Yesterday I took a drum aerobics class for the heck of it. Don’t know what that is? I didn’t either until I tried it.

Admittedly, I thought someone else would be doing the drumming while I pranced about to the beat. I envisioned a team of African drummers beating their hearts out while I danced out mine.

Not so.

african drummerThe five-foot-wonder at the head of the class looked harmless enough. She had us get down large exercise balls that you normally sit on and grab a pair of drumsticks.

“Let’s go,” was all she said.

For the next hour we banged the ball with all our might to the beat of techno music blaring from the speakers. I was so concentrated on the dance moves that I completely forgot I was actually moving. More importantly, I also forgot the time. 

During the last five minutes, the instructor spoke.

“If you’re T-shirt’s not wet yet, it will be.”

I grew scared. I had already seen what the little power pack was capable of. We beat, we danced, we beat some more.

It was the most well-spent time I’ve had all week.

How do you find time to do what you love?

All in good time

June 18, 2009

TUT from the Universe is one newsletter worth reading. The personalized message is always spot on. I’d like to share the latest one with you as it is very much in alignment with yesterday’s post.

You only ever have to do what you’re capable of doing, Christine, because by design, no matter how things appear, you’ll always have enough time to do it, you’ll do even better than you would have thought, and life will get even richer than you could have imagined.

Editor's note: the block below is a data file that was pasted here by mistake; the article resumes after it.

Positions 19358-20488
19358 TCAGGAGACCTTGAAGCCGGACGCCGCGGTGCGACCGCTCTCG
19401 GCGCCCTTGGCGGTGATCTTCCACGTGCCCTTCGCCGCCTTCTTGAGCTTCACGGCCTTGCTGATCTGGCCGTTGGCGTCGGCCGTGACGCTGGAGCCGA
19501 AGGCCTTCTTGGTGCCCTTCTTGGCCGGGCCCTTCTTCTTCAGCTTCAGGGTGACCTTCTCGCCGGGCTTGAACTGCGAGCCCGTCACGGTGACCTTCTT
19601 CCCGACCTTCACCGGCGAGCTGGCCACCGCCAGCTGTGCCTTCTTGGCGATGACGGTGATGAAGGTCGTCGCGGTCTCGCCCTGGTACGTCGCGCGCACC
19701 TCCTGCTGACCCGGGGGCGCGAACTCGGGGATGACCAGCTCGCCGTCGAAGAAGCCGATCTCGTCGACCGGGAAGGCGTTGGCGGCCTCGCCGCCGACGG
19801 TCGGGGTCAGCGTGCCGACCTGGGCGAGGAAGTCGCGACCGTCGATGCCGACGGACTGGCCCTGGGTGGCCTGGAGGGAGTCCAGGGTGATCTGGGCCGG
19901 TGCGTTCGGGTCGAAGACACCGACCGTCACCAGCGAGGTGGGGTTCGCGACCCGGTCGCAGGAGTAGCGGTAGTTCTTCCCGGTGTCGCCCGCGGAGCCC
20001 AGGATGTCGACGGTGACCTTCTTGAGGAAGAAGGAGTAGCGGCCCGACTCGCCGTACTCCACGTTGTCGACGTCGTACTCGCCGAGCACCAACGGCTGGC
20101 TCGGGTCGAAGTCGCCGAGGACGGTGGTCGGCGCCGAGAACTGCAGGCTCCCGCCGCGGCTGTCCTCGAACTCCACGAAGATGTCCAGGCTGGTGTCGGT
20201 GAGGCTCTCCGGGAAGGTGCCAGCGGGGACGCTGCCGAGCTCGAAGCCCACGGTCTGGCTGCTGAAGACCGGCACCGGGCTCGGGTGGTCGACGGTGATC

The Universe

Need I say more?

Live Woman Slowing

June 17, 2009

I don’t mean to sound dramatic here, but I have converted to a slower, more mindful way of life. Along with that commitment comes a whole host of changes, such as resisting the urge to do two or more things at once, start one project, then jump to another, or go, go, go until I fall face first into the bed.

It’s been a long row to hoe. I know I’m not alone. There are others who struggle with the same thing.

Achievement addict is a term David Bohl uses to describe someone who only feels good when he or she is achieving something grand like drafting architectural plans for a new monument in Rome or learning ancient Greek whilst sitting in on a spin class (you know – the stationary mountain bike torture session at your local gym with other people who sport calves of steel?).

I have been known to be goal-oriented. And that’s admirable as long as you aren’t killing yourself in the process. Yesterday, after a surprisingly brief client call, I looked about my office and realized the children were gone and I had nothing else to do. Suppressing a lurking panic attack, I strolled through the house in hopes of stumbling upon something that needed my dire attention.

slow downEven the guinea pigs seemed to ignore me. They were content to gnaw on their hay with a look of practiced indifference.

I felt my descent to hell begin. I could almost feel the escalator vibrate under my feet.

What was I going to do?

Then it occured to me. I could do nothing. Stare at the wall. Listen to the encouraging sound of birds chirping outside my window. Just be.

That lasted about ten minutes. It felt good to dangle my feet from the hammock and consider why I felt so driven.  My legs jiggled, then swooped over the hammock’s edge, carrying me forcefully back into the house. Like a phoenix rising from its bed of ash, I saw it: the project I’d been waiting for. Stepping forward gingerly, I peered into the depths of my son’s room. One sniff was all it took, and I plunged into the shadows with vigor and vim. Pulling rotting clothing from his toy box, pushing away dirt with a broom, I culled, sifted, sorted, and selected until his entire room sparkled. The spring-like scent wafted out his door into my daughter’s room, another place to tackle with delight. Before I knew it, I was involved, connected, and clear: we all need a sense of accomplishment. Some need it more than others, and it comes in different forms for everyone.

Dead Man Walking was another movie. This one’s mine.